Today I did bad. I kind of played hooky but it was for a good cause. And I promise I’ll work really, really hard tomorrow.
I did start the morning getting some work done, then around 10am the wife and I hit the road. We travelled out to Queen Right Colonies to ask questions and pick up provisions for the bees.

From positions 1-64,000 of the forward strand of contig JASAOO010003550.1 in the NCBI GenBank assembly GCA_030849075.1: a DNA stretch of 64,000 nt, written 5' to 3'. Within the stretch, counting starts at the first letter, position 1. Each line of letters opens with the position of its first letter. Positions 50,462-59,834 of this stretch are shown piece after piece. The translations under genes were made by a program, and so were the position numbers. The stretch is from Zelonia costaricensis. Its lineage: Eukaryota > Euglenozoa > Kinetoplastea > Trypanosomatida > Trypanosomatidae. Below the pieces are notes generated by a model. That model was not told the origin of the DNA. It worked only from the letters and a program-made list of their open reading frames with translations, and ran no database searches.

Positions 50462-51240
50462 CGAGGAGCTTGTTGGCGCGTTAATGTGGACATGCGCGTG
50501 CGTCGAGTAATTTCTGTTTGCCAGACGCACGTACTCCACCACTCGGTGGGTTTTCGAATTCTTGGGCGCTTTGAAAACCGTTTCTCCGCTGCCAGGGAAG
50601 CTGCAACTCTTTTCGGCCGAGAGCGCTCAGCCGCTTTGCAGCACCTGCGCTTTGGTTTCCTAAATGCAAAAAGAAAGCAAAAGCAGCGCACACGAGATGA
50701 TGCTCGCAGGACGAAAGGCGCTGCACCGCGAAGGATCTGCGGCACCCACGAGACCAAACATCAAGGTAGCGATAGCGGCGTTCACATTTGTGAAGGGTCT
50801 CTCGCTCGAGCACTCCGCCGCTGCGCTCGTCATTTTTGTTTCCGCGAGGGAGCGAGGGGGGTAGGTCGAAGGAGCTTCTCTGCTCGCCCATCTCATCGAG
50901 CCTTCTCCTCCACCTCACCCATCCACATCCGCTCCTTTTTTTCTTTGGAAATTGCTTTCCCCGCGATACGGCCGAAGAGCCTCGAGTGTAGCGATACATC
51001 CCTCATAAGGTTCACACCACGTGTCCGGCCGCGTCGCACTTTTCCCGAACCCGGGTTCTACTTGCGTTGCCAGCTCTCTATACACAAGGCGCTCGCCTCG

Hell bent on harvesting some honey this year, and hopeful because the last time we saw our bees they had filled up the entire medium super with mostly capped honey, we grabbed what we knew we needed….a mouse guard because one of ours was hopelessly lost in the mess of our garage, as well as some items for our bee keeping friend. A trip way out to Queen Right is not to be taken lightly because it takes like an hour to get out there. While out there we took the opportunity to ask about what would be need to harvest honey. We’re making progress because we limited ourselves to only two and a half dumb questions and only projected a sense of misinformation on one or two occasions during our conversation. As always the owners of the bee supply store provided us with valuable info. We decided to rent an extractor from them and put our name on the schedule. A weekend rental, for something like $25, meant we could keep it for an extra day. Essentially the extractor spills all the honey out of the frames using centrifugal force. Our mid super has ten frames so it wouldn’t take long but well worth having the right equipment. Like any small business that knows a lot about a topic, bees in this case, they know what you need and what you don’t and as such are hesitant to sell you anything unless you absolutely demand it…pound your fist on the counter if need be. Being a guy, I of course slipped in a 5 gallon bucket with a yellow spigot at the bottom of it, as well as a fine mesh strainer insert. Hey, just on the off-chance we wanted filtered honey and a fancy spigot to fill the bottles with. C’mon, you don’t expect me to drive an hour and not buy something for myself do you? So we were all set, rent the extractor in a week, then dump all the honey into a bucket, then into my new fancy bucket then into some bottles….honey for everyone for Christmas this year. Happiness.